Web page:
On March 1, Nebraska’s attorney general threw the book at AltEn, alleging the 24-million-gallon-per year ethanol maker near Mead spent most of the last five years making an environmental mess of its biofuels plant and the surrounding rural community.
In a 97-page civil complaint, the state detailed 18 “causes of action” against AltEn, ranging from “operating a solid waste management facility” — AltEn now is “storing” an estimated “84,000 tons of distiller’s grain onsite” that contain “elevated concentrations of pesticides” — to “discharge of a pollutant into waters of the state without a permit.”
As explained here last month, the allegations stem from AltEn’s unique ethanol business: in a sales pitch to potential customers last summer, it explained that it was “processing 600,000 to 900,000 pounds of treated seed into ethanol daily,” according to the Lincoln (NE) Journal Star.
That ethanol feedstock — treated agricultural seed instead of the usual farm-raised corn — “created tens of thousands of tons of pesticide-contaminated byproduct” that the plant tried to rid itself of in, what the state now alleges, manners both legal and illegal.
The state’s lengthy, date-filled complaint also serves a second, if unintended, function: it documents just how neglectful Nebraska regulatory officials were in their duty to protect citizens and natural resources from the type of calamity now hitting AltEn’s rural neighbors.
For example, according to the complaint, on “February 14, 2013, AltEn stated ‘Grain (mainly corn) will continue to be the primary raw material and the facility will keep the ability to produce wet distiller’s grain and solubles … for animal feed’”
Two paragraphs later, however, the state confesses it “discovered in 2015 that AltEn was using discarded seed corn that had been treated with pesticides as its feedstock… however, [it] did not know until 2018 that the byproducts from AltEn’s ethanol production could contain measurable residues of pesticides.”
Even after what turned out to be a deadly, three-year lag to connect the environmental dots, the state still didn’t act until May 2019 when the state’s Department of Agriculture, reported the Journal Star, ordered AltEn to “cease applying the solid byproduct” of the treated seed as “a soil conditioner.”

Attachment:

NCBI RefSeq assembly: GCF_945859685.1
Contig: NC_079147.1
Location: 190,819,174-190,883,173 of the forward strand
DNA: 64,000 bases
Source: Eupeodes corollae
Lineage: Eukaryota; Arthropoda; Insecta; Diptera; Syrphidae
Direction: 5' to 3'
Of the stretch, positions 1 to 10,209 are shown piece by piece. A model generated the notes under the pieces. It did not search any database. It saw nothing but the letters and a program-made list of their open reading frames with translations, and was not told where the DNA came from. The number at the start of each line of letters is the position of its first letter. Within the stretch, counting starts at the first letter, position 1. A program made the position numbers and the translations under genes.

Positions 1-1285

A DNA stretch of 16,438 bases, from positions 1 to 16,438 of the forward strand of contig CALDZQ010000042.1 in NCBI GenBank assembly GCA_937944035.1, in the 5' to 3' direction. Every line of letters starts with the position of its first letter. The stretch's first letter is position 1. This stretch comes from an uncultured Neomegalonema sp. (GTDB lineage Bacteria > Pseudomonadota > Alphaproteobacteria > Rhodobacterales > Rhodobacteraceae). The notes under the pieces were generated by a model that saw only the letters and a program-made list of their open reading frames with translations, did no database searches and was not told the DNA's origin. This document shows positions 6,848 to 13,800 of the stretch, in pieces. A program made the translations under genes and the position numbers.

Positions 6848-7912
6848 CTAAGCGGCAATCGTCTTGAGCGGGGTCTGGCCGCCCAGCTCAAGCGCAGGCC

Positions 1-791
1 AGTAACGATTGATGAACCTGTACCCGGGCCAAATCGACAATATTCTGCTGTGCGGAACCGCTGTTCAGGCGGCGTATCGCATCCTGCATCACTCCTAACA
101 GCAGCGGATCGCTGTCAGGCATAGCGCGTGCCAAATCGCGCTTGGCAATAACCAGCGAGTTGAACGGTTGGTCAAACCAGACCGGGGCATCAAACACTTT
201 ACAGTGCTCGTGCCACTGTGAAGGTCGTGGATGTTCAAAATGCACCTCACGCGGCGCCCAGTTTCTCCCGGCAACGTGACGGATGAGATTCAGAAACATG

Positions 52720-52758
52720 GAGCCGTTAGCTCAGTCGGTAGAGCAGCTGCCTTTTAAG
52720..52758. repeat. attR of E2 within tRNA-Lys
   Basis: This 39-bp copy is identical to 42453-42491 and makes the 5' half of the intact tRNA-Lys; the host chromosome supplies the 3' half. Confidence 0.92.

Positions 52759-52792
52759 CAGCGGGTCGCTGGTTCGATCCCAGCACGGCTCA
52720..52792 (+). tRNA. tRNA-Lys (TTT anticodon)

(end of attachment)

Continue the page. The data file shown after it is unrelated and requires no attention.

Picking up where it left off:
Simultaneously, the state “issued the company a notice of violation that it was operating a solid waste management facility” — by storing the now-unusable ethanol byproduct — “without a permit.”
And yet the plant continued to operate even, according to the complaint, as AltEn officials did little to comply to state demands that it address growing problems with nearly every system in the Mead facility — growing piles of tainted byproducts, excessive wastewater drainage, leaking lagoons, and incomplete records.
Many questions. Equally remarkable, the complaint doesn’t explain who AltEn is and, therefore, whom the state of Nebraska is charging with 18 different “causes of action.” It does note that “Defendant AltEn, LLC, is a Kansas limited liability company” and “is registered as a foreign limited liability company in Nebraska.”
Also, while the complaint lists the amount of civil fines (many are $10,000 per day) AltEn could be liable for, it doesn’t explain how the fines might be assessed or when they begin.
Equally important to many in the surrounding community is who will pay cleanup costs if the owners of AltEn declare bankruptcy and walk away from the troubled plant and its dirty past.
Al Davis, a rancher, former Nebraska state senator and now a lobbyist for the Sierra Club, hears that question whenever the name AltEn comes up in conversation.
“It’s absolutely criminal what’s happened in Mead,” he relates in a March 22 telephone interview. “People have been complaining about the plant since 2017 and nothing was done.”
The state confirms that fact, too: almost half of the 80 or so AltEn visits by state environmental inspectors since 2015 occurred in January and February 2021.
All of which seem to point to a growing, implied understanding between most state governments and Big Agbiz: If we rarely check to see if the cows are still in the barn, don’t worry about fixing the barn door.
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